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      The Top 5 NHL left wingers of 2022

      The left wing position boasts plenty of young talent that will dominate the league for many, many years to come.

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      With the holiday season in full swing and 2023 quickly approaching, it’s time to take a look back at the year that was and see who the best players of the calendar year were. We witnessed some incredible performances over the course of the second half of the 2021-22 regular season, the 2022 playoffs, and the 2022-23 regular season so far, but only the best of the best will make these lists.

      Today it’s the left wing position, one that is loaded with many talented options who made it tough to decide who made the cut. It’s an interesting group as well, from high-scoring power forwards to smooth-skating playmakers who discovered their two-way games and a couple forwards that have changed the makeups of their teams.

      Those who’ve read my work know how much I like to use statistics to base my lists off. While that’s still the case here, it’s hard to do a complete list solely off stats because I’ve yet to find a website that combines regular season and playoff stats over the course of a specific date range, so I had to put a little bit of personal opinion into it as well. I’m sure this will go well and we’ll all have a great time.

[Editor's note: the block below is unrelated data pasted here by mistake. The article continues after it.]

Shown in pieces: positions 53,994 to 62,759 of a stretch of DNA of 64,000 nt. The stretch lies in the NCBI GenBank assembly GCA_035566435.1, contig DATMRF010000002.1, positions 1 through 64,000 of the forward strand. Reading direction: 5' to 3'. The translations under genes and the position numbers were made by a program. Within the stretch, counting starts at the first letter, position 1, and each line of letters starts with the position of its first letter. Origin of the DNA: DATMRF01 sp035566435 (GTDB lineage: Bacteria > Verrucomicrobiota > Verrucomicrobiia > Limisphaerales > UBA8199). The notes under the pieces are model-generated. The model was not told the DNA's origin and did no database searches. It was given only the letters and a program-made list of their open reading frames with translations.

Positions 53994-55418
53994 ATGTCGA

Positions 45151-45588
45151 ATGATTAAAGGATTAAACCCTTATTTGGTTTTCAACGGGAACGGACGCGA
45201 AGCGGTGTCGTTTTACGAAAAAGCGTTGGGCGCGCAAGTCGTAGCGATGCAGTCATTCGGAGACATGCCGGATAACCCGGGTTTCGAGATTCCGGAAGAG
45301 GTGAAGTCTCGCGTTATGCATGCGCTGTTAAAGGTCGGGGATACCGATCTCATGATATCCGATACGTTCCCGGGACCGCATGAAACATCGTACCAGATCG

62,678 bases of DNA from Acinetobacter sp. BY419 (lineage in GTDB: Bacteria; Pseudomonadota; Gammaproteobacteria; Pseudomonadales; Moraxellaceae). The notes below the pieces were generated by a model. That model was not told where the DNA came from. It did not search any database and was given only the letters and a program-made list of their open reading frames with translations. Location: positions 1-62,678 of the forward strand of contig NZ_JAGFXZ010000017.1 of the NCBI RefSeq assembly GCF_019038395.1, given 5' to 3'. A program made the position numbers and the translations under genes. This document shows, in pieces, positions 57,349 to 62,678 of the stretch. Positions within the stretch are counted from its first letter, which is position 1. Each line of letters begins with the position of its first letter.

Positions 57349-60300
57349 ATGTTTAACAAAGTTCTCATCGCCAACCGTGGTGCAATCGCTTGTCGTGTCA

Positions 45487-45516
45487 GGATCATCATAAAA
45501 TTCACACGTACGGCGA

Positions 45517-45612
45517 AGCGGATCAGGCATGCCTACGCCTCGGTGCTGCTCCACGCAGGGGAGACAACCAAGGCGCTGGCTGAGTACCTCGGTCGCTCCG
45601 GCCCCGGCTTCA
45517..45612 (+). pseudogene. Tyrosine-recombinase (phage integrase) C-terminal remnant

Honorable Mentions

      Jonathan Huberdeau
      Huberdeau may have made bigger headlines this year for being the second best player on this list involved in a blockbuster trade and for his defense not being good enough for Hart trophy consideration, but don’t let that distract you from the year that he had. He was lights out in 2021-22, including when that season stretched into 2022. That said, he misses out on the list due to a mediocre start to the 2022-23 season with the Calgary Flames, as well as an even worse showing in the 2022 playoffs.

      Alex Ovechkin
      Ovechkin is still a goal-scoring threat in this league, even at 37, but he also isn’t the big impact player that he was in his prime, and he doesn’t quite produce at the level of his peers on this list. But that doesn’t mean that he didn’t accomplish anything this year. Ovechkin’s parade up the all-time goal leaderboard and pursuit of Wayne Gretzky’s record still makes him a player to watch, especially now that catching 99 is not only realistic, but likely. This isn’t a list for necessarily the best players, but players who’ve had the best year, so Ovi at least deserves a shoutout for cementing himself as the best goal scorer of all time.

      Brad Marchand